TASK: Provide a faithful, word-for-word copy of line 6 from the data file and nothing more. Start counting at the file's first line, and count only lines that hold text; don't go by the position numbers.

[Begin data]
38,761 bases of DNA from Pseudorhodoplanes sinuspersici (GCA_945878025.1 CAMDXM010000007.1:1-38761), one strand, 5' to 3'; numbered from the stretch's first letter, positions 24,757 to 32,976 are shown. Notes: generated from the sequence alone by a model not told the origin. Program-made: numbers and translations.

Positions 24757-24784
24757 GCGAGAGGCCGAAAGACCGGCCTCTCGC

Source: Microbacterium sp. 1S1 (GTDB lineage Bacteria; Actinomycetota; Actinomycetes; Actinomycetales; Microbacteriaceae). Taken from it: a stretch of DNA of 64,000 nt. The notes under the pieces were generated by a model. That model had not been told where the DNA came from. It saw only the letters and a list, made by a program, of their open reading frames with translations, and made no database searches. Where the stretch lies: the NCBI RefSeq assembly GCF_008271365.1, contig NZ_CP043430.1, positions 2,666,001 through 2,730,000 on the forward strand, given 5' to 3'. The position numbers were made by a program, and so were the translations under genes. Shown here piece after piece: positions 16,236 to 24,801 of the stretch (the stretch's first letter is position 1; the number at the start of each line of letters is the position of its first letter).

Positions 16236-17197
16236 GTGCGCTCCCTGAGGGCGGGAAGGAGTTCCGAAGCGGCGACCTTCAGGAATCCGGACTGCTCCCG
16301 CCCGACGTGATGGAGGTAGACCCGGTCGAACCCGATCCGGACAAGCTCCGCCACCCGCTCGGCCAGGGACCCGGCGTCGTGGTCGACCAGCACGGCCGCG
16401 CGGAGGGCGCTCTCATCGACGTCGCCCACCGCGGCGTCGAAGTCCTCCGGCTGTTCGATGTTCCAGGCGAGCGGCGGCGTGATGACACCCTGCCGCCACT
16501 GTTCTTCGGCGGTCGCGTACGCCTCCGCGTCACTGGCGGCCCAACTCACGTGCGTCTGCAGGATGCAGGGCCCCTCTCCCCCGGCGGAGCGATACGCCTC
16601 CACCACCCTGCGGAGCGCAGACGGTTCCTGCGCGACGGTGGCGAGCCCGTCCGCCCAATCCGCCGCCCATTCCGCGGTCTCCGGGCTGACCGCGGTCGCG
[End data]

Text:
16236 GTGCGCTCCCTGAGGGCGGGAAGGAGTTCCGAAGCGGCGACCTTCAGGAATCCGGACTGCTCCCG